Is Kickstarter over-saturated? I was going to blog about something else entirely, but this topic has heated up in my mind to where it’s overflowing like a volcanic island.
By over-saturated, I mean simply: Have we reached the point of saturation of games coming out on Kickstarter to where a finite gaming community can’t take much more? I observe the gaming community as I participate in it, and this just my opinion based upon my observations: The game community is struggling to keep up. The people who have been backing games on Kickstarter over the years are running out of time, money and shelf space. Good projects by good community builders are struggling or even failing. The chances for new-to-the-world game designers are slimmer and slimmer.
That stated, good designers with solid followings and reachable goals are still getting there. It’s not an impossible proposition by any means, it has just gotten much, much more competitive and its board game market may be flattening out.
I base this thinking off the following:
1. Increased failure rate: I have no data to back this up, but what I can tell you is that I’m seeing well-run campaigns struggle, and other well run campaigns fail. I don’t know all of what those campaigns did or didn’t do to build a community, but I can tell you that they had interesting games, great art, great videos, great reviews — all the boxes were checked as far as I could see, but the projects still struggled or even failed.
Here’s New Salem, a really good one that failed:
I think the format looks pretty sharp, they have a clear game and theme, and the reviews look positive, but it fell just short.
Here’s another that I think will get there, and I’m backing it, but it ends this week and still has a bit to go:
Flickfleet looks pretty sharp, it’s definitely original, Jackson has spent a lot of time building up hype for it, and he’s done all the right things as far as creating and maintaining a social media presence. I think the campaign will succeed, but it’s by no means a sure thing and if they can’t succeed with that game, I would have a hard time suggesting to a new game designer (including myself) that he go the Kickstarter route. The Flickfleet guys are doing almost everything right.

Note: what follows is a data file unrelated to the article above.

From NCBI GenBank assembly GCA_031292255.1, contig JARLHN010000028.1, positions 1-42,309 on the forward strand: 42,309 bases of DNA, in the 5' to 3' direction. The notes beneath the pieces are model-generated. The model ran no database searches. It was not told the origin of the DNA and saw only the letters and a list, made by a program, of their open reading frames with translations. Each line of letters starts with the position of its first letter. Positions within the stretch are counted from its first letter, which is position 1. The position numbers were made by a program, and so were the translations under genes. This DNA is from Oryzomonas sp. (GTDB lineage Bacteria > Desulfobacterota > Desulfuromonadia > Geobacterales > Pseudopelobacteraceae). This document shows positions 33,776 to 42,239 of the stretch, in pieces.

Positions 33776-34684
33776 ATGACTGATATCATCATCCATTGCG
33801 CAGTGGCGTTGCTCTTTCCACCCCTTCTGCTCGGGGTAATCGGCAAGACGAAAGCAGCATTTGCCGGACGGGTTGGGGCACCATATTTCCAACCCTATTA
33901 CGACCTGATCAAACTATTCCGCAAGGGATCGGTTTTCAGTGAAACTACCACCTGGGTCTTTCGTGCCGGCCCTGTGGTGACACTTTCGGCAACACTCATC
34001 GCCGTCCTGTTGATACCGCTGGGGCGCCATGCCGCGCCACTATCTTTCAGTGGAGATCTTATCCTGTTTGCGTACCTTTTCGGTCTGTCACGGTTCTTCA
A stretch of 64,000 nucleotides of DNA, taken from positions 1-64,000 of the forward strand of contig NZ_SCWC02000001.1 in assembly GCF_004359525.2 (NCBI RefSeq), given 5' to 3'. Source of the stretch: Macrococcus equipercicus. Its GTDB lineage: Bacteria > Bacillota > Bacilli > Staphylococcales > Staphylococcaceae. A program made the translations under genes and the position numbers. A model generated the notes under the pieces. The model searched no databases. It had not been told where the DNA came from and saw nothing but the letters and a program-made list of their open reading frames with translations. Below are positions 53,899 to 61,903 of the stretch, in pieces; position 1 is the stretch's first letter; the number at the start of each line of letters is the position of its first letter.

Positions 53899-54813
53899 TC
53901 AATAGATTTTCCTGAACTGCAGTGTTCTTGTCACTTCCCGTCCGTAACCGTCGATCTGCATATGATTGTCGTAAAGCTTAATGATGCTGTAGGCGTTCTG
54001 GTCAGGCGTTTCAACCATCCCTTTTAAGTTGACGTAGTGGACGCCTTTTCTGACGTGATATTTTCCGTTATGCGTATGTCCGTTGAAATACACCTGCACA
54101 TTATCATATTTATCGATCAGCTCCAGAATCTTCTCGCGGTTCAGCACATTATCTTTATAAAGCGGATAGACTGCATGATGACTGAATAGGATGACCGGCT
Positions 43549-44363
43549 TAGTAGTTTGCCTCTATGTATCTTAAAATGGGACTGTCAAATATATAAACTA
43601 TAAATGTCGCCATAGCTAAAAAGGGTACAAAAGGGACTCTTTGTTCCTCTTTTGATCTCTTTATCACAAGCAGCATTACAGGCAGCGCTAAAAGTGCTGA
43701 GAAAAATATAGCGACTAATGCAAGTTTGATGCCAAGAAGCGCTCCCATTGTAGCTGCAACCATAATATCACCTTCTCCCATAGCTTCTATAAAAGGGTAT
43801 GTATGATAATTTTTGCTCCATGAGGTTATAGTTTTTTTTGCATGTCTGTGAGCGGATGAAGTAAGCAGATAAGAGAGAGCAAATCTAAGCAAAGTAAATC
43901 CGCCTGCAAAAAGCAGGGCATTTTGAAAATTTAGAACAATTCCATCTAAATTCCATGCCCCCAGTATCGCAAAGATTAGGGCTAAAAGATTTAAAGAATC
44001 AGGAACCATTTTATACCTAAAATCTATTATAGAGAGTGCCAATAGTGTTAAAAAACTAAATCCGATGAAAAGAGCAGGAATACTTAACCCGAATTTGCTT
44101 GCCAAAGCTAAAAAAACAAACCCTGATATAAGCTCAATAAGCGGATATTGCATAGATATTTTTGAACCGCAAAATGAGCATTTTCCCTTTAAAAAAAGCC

If you have specific feedback on where the above 2 campaigns are going wrong, I’m certainly interested in hearing your POV.
2. Gamers are telling me that they have too many games.
A. Take this tweet as an example:
Looking at my #boardgame collection, & I’m considering a No Buy 2019. There is no way I’m getting value from my collection. I struggle with FOMO, but between storage space & actual gameplay, I feel like I’m missing out with what I have. Anyone else feel like this?? #bgg #bggplay
— Orla (@B0ardgameBureau) November 28, 2018
B. My pal, docmogs, who has backed a lot of projects told me that he’s no longer backing projects. Why? Because he doesn’t even have time to play the games he’s already bought, so why would he buy more? FOMO doesn’t last forever.
3. The presence of well-established game designers, well-established properties and high prices:
Hi, I’m a new and unknown game designer with my first game, please back–
IT’S ROB DAVIAU AND A REMAKE OF FIREBALL ISLAND!!! GOT TO GET IN ON THIS! OOH OOH OOH! THIS LOOKS AMAZING! EVERYONE IS BACKING IT!
Uh, who did you say you were, and what was your new game again? Sorry, I just spent $130.
4. Established companies and the use of Kickstarter as a pre-order site.
If that’s not enough, now you’ve got established game companies like Monolith, using Kickstarter as a pre-order system with Claustrophobia 1643, as the esteemed Jamey Stegmeier blogs about.
Add it all up, and it’s become a tough proposition to break through for a new board game designer. That stated, I have seen new games by new designers succeed, I just backed Pumpkin Patch Bad Seeds in the fall and it was a success:
Congrats to Travis! He built a solid following by putting in a lot of work towards social media as well as the game, and I was personally attracted to the high quality of art, Halloween theme, and low $9 price point. However, part of his success was needing only $4500, and even he fell short of the $10K that many projects would require. I think part of the success of Pumpkin Patch Bad Seeds was charging only $9 for a complete game in a market where many titles are going for over $100, as well as keeping the goal manageable.
Even if you show up with the next Gloomhaven or Kingdom Death, you’ve got to bring your A+ game. The people who buy board games are getting over-saturated themselves. There’s only so much room on the shelf, only so many dollars in the bank and so many hours in the day.